It’s no joke that some of the most engaging aspects of the 2012 Summer Olympics were the memes.
From the memorable face of disbelief that British track star Mo Farah made after he won the 5,000-meter final, to the viral “McKayla is not impressed” meme that poked fun at the disappointed face of American gymnast McKayla Maroney, the Olympics were, at times, best viewed from the lens of a Twitter feed or meme generator – especially for Americans, who could either brave the cyber frontier or be subject to five-hour delayed coverage à la NBC.
But what Maroney herself stood for became something more everlasting than one Olympics meme in a million: her disappointed face betrayed the feeling of defeat that we all succumb to at some point – even as the impressive silver medalist on a gold medal-winning Olympics team.
Our personal achievements may never amount to enough in our own eyes, even despite the praise we may receive from others.
It’s in our nature as humans to persevere and try our best to outdo one another.
Some might call it our “survival of the fittest” instinct – but where do we draw the line and cut our losses? Maroney made her iconic frown after “only” achieving second place in the vault final.
Her expression stood in stark contrast to that of another gymnast on the American team, Gabby Douglas, who won the individual all-around gold. Douglas, often described as “always bubbly,” seemed more well equipped to roll with the punches than Maroney; even when Douglas placed last in uneven bars and next-to-last on the balance beam, she didn’t pout like McKayla did when she landed second in vault.
Students here at Cabrini stand at a crossroads from the moment they first step onto campus: they can, like McKayla, balk at even the slightest of supposed failures, or, like Gabby, charge full-force into the den of the beast (most likely the office of a professor or two), escaping with battle wounds and, if they’re really lucky, something to show for their struggles (be it an A+, a pat on the back, or a deadline extension).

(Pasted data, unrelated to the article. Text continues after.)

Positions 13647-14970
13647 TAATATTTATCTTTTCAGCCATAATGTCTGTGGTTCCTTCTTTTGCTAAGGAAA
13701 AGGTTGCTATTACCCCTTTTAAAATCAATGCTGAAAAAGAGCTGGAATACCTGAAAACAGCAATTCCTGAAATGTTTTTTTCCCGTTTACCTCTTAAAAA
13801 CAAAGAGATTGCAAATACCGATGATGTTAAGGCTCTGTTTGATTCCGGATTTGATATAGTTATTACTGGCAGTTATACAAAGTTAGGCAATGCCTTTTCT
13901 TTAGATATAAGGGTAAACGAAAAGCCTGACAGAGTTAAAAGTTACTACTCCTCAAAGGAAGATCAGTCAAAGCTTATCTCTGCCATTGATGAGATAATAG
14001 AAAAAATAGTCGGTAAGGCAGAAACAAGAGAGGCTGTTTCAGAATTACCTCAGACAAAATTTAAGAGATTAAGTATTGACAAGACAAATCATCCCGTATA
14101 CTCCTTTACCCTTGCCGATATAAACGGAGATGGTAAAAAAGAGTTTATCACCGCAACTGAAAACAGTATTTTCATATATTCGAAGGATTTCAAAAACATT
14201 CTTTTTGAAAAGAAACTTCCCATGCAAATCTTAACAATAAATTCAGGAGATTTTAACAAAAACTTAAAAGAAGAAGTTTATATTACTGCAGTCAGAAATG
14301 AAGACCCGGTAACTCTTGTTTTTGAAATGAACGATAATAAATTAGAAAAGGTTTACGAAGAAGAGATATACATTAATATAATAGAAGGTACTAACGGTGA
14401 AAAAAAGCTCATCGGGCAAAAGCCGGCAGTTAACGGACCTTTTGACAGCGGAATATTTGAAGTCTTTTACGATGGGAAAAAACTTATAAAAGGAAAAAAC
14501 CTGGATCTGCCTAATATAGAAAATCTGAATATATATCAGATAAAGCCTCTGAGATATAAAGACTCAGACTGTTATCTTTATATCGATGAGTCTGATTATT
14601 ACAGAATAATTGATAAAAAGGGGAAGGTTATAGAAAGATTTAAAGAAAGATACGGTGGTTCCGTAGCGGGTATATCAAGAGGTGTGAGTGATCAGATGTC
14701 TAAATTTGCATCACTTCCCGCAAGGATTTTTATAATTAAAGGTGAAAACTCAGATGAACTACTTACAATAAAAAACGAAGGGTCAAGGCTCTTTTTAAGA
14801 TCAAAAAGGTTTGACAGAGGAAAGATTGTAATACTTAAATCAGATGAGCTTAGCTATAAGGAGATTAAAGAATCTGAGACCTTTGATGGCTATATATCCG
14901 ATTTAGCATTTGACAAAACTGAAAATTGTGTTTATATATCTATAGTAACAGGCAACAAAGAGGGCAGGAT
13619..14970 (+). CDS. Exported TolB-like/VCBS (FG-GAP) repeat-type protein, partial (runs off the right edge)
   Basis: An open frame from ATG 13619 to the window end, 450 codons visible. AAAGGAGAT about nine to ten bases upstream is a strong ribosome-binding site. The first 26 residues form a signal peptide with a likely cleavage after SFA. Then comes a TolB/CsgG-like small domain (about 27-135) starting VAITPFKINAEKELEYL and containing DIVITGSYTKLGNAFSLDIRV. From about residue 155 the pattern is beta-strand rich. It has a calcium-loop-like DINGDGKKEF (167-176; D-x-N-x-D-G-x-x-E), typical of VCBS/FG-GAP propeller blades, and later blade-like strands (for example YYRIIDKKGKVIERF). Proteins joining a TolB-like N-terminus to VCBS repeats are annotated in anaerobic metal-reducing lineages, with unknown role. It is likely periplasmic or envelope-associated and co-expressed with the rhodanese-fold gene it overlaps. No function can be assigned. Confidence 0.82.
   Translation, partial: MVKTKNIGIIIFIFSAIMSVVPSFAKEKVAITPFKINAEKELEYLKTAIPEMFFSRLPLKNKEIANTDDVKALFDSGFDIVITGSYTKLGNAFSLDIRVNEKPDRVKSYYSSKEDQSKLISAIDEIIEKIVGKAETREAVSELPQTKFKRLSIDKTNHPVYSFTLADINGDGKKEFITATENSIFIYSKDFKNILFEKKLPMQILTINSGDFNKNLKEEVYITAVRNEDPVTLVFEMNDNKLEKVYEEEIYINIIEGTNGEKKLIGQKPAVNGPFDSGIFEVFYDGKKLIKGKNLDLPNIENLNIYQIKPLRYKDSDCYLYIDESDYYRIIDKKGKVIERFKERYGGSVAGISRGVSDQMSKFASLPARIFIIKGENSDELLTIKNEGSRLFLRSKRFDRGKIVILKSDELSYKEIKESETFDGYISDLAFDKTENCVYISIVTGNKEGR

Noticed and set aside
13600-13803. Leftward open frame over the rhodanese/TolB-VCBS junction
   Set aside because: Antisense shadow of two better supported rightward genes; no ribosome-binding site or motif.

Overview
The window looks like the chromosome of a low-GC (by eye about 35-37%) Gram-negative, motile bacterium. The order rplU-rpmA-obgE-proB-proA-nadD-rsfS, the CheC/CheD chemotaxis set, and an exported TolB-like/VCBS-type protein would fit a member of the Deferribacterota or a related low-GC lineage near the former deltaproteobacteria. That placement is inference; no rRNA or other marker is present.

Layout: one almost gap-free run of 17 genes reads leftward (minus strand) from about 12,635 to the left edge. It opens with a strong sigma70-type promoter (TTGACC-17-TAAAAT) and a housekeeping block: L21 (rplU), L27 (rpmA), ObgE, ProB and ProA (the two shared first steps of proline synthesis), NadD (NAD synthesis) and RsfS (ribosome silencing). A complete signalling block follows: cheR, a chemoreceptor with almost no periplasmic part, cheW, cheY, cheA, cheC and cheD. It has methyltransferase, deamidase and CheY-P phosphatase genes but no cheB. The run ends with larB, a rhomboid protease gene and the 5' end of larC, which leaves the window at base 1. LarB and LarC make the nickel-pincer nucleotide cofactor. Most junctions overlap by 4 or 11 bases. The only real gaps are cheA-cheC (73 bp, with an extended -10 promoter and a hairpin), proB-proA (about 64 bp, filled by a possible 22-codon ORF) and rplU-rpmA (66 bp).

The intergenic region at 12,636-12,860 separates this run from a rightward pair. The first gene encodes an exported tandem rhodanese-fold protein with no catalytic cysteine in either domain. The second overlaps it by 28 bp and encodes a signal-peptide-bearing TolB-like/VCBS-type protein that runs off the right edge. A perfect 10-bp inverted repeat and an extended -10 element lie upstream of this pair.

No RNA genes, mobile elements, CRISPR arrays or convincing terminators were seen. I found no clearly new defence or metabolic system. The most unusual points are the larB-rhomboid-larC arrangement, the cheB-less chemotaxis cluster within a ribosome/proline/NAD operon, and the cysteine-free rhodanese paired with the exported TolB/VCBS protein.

College, like the Olympics, is where boundaries are tested. Whether interpersonal or deeply personal, the lines we believe are so clearly drawn between what we are or aren’t capable of become blurred, less defined.
You’ll find yourself wearing different clothing, trying different food – not to mention meeting different people. These experiences are said to enrich us and, by and large, that’s exactly what we at the Loquitur believe they do.
So take it from us: don’t sweat the small stuff at this stage in your life.
The gap between silver and gold is minimal at best, and it’s the journey along the way that counts more than the chunk of metal you get at the end. So try your hand at singing, or pick up your brother’s old guitar and take lessons – chase down whatever interests you; you’ll never know where it’ll lead unless you try.
You won’t be where you are now in life for much longer.
Whether you choose to measure your own success by being able to balance four jobs and pay your way through college, or by achieving the bare minimum to scrape by with a four-year degree in tow, there’s no way to know if decisions like these will have any bearing on the rest of your life – but you’ll never know unless you go for the gold.